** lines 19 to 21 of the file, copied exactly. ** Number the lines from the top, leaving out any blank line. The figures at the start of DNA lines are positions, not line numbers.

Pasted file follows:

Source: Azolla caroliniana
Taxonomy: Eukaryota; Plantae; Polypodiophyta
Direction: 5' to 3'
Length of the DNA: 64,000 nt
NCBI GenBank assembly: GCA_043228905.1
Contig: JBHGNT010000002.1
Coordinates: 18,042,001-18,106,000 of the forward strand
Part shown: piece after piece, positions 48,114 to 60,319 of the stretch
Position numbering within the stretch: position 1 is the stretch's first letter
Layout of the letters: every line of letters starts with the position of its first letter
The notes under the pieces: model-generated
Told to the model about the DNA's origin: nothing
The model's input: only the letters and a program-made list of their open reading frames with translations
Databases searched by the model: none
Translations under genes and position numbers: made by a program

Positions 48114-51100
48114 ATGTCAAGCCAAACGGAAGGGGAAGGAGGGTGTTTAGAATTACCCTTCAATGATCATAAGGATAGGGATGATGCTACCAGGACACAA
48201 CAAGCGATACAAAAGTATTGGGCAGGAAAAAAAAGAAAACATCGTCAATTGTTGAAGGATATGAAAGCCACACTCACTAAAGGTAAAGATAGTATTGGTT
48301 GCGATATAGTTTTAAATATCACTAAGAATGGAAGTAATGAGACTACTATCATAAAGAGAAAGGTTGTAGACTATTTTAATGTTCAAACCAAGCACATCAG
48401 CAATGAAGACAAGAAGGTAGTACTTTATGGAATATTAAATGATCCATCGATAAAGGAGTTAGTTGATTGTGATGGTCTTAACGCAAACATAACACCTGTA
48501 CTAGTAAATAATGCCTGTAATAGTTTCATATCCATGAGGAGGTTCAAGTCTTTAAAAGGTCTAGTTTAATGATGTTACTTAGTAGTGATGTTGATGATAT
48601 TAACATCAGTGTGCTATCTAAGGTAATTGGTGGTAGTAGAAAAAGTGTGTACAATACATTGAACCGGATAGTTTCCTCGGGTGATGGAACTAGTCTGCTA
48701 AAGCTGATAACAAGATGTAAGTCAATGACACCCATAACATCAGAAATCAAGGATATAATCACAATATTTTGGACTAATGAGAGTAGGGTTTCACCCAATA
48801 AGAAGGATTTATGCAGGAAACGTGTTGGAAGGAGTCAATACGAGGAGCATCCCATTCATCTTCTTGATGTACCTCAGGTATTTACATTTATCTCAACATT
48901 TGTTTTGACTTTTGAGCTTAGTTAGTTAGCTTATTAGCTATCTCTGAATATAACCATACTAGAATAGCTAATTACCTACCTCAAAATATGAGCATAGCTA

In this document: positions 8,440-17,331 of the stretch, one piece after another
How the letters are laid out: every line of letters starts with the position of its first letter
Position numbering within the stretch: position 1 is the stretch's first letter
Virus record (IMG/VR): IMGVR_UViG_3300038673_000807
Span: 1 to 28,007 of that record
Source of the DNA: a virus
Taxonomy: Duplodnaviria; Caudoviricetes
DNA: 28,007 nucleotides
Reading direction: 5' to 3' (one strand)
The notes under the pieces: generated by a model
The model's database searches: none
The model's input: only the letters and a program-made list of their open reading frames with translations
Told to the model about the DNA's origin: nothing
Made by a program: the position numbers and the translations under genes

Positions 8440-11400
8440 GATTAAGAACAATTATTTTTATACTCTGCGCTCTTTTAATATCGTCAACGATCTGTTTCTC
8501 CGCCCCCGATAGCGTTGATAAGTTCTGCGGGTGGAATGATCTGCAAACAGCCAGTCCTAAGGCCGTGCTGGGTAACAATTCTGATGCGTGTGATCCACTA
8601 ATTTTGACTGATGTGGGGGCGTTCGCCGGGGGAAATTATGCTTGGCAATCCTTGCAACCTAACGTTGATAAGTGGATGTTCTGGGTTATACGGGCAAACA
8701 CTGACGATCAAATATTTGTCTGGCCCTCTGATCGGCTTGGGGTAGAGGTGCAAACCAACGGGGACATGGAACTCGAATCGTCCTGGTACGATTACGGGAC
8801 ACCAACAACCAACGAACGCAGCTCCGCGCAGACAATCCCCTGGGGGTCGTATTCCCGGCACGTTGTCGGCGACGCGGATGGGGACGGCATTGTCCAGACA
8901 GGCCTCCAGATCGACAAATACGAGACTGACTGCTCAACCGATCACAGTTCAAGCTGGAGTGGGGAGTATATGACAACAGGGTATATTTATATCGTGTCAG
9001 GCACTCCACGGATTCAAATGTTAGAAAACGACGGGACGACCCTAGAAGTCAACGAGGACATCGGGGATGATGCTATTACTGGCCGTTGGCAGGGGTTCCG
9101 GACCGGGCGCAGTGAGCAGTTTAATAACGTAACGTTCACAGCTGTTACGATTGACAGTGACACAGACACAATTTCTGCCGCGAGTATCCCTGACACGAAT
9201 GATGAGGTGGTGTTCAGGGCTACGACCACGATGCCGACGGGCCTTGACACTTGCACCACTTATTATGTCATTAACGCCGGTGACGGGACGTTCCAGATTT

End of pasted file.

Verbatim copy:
48301 GCGATATAGTTTTAAATATCACTAAGAATGGAAGTAATGAGACTACTATCATAAAGAGAAAGGTTGTAGACTATTTTAATGTTCAAACCAAGCACATCAG
48401 CAATGAAGACAAGAAGGTAGTACTTTATGGAATATTAAATGATCCATCGATAAAGGAGTTAGTTGATTGTGATGGTCTTAACGCAAACATAACACCTGTA
48501 CTAGTAAATAATGCCTGTAATAGTTTCATATCCATGAGGAGGTTCAAGTCTTTAAAAGGTCTAGTTTAATGATGTTACTTAGTAGTGATGTTGATGATAT